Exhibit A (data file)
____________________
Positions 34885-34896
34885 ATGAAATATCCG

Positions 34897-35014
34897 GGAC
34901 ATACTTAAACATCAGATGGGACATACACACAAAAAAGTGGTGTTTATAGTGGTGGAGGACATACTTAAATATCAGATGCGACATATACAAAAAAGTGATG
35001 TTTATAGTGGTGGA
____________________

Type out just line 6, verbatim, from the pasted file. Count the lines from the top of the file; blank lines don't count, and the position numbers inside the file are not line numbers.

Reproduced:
35001 TTTATAGTGGTGGA